“It’s cheaper if I bought parrots because it’s only a one-time cost. In breeding, most of the eggs have no embryos so we put them in an incubator. If there are no veins, it’s not fertile so the egg is discarded. Right now, I have two eggs in the incubator and seven babies in the brooder. After that, they are kept in a climate-controlled box. Their food is served at a certain temperature or they die,” he explains. The babies are fed via syringe every two hours.
Caring for the parrots requires constant observation. “Birds can’t tell you if they are sick. You check the condition of their skin and poop. When the food is not digested, we have to remove it from the stomach,” he says.
For so long, the parrots slept on a bed with diapers that provide grip for their legs and lend warmth. Jimenez had accumulated so much paper during the lockdowns that he decided to shred them and replace the diapers. Suddenly three chicks died. He realized that when paper bits went into their mouths while they slept, the chicks involuntarily ingested them. “That’s a lesson for owners and breeders,” he says.
Eight years since the parrot facility was established, Jimenez has some 70 pairs of birds.
Although friends have told him to breed and sell, Jimenez refuses. “I don’t want to get birds because they are saleable. I can have black palm cockatoos and Major Mitchell’s cockatoos—they are the prettiest parrots in the world. Even if they have offspring, I want to breed only those that I want to own,” he says.
Jimenez cites the black palm cockatoos as one of his “most celebrated,” not only because of the vocal range and humanlike whistle. “It’s different from breeding an ordinary parrot. They can get agitated easily and are picky. But when you hand-feed them, they are sweet.”
The largest in his brood are the hyacinth macaws which have reached maturity yet have not yet produced eggs.
Jimenez has been training the birds to free fly rather than to speak. However, he’s had some pets that were entertaining. He had an African gray who would call on his sister’s dog and bring food to the cage. Whenever his mother was around, Little Joe the African gray would mimic Jimenez’s voice. If the phone rang, the parrot would say “Hello” and start mumbling.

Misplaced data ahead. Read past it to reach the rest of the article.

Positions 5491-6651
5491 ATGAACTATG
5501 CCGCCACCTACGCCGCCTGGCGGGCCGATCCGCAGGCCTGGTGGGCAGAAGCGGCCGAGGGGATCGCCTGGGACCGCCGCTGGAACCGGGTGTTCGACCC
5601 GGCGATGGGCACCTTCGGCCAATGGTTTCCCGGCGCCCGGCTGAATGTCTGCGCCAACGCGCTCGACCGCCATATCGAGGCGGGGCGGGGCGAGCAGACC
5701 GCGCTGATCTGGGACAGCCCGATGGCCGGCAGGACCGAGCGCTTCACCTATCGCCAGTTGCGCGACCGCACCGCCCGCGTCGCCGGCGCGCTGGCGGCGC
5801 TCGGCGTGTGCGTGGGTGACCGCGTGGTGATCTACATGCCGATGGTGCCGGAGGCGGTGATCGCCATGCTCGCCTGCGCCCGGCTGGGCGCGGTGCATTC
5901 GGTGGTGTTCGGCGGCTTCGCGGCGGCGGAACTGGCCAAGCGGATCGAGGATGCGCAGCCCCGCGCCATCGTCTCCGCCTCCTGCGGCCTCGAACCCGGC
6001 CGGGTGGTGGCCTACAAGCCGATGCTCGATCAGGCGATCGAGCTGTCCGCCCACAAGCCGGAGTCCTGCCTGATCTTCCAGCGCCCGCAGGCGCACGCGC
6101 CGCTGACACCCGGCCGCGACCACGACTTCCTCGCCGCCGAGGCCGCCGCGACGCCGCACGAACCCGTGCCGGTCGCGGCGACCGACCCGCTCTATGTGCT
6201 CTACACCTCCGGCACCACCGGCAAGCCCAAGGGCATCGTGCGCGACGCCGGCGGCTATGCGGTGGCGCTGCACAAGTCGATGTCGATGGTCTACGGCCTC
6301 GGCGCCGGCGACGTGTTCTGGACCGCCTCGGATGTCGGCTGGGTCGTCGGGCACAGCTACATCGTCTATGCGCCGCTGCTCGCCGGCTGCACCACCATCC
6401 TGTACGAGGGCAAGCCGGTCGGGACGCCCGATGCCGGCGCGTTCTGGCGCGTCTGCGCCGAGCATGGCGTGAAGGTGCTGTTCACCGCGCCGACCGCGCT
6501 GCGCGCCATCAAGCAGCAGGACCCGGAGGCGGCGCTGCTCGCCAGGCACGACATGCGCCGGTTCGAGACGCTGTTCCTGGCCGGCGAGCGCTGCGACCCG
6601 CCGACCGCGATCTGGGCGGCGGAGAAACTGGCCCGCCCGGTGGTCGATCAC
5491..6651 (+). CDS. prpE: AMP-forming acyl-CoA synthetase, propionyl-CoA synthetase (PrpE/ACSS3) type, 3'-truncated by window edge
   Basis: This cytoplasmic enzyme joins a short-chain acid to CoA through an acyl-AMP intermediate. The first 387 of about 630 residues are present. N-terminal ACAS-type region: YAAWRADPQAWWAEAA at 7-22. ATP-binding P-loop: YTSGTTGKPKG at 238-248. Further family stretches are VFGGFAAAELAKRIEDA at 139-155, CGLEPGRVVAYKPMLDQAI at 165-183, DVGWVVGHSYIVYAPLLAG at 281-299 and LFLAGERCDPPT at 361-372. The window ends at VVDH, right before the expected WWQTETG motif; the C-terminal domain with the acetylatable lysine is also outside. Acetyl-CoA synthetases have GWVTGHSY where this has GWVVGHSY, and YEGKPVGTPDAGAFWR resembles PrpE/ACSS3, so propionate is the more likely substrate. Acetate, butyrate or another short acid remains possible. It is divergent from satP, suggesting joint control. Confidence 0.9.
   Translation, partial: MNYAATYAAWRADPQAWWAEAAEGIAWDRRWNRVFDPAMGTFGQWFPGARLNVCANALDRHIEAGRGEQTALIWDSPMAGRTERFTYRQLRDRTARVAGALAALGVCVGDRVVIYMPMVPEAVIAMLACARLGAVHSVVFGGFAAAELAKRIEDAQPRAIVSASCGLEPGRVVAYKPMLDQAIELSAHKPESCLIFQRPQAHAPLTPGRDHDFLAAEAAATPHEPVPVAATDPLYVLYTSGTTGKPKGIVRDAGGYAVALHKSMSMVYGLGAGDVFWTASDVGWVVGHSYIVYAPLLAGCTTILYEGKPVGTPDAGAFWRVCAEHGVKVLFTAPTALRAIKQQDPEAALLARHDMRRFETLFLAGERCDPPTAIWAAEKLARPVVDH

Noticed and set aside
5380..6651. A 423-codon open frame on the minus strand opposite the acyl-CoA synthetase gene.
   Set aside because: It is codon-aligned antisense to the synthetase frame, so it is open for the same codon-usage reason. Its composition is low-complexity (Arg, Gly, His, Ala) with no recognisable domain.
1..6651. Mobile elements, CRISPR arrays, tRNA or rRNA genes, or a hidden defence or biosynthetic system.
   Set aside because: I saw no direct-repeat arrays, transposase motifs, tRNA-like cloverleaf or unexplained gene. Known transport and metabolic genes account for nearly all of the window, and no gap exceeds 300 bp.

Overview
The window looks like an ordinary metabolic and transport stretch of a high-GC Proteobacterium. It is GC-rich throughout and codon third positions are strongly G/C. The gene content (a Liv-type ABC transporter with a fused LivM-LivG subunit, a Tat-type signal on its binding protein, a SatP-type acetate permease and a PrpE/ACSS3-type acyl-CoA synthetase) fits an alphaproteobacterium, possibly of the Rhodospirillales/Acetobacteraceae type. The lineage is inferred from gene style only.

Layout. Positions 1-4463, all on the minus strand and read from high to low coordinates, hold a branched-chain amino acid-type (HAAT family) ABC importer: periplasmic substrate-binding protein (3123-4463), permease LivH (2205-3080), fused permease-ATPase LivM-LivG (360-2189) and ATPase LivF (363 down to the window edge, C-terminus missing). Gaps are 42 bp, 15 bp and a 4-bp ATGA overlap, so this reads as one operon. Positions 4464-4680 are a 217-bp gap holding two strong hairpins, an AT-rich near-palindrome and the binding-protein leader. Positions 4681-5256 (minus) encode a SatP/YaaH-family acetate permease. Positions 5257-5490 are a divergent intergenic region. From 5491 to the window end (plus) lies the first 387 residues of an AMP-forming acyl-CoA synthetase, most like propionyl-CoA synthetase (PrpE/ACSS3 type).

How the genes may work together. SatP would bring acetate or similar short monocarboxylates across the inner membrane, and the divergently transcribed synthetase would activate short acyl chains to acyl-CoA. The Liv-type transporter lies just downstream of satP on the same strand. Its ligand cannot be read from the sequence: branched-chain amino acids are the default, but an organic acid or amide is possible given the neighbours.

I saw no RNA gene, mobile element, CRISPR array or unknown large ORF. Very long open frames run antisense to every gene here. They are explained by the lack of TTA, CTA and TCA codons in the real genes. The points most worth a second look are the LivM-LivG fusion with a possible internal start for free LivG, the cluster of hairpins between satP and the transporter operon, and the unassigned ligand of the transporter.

Before the pandemic, Jimenez and his bird-loving friends would go on free-flight trips to Antipolo to let go of the birds in the mountains.
“We released the birds and whistled. Your heart sinks when the bird flies very far, and wonder if it will come back. When it returns, you feel good. Some small birds fly with big birds but when they can’t keep up, they go down and get lost.”
When a bird dies—and there have been a few—the farmhands perform necroscopies. The remains are burned and the ashes are used as fertilizer.
“Friends see that I am attached to them as friends, not as showpieces for display. When they ask how they can start owning a bird, I tell them to find a species that they like. I’m into breeding because I want to share,” says Jimenez.
He cites other people have kept birds because of their longevity—25 to 100 years—that they could be included in the owner’s will.
More than three decades since Jimenez first sighted the red-vented cockatoo, he is president of Katala Foundation Inc., which aims to protect the Philippine cockatoo from extinction. It has carried out the Philippine Parrot Conservation Program, which identifies conservation sites, habitat restoration and rescue of birds as well as the protection of other endangered species, such as the pangolin and Palawan deer, the breeding of freshwater turtle and forest restoration. —CONTRIBUTED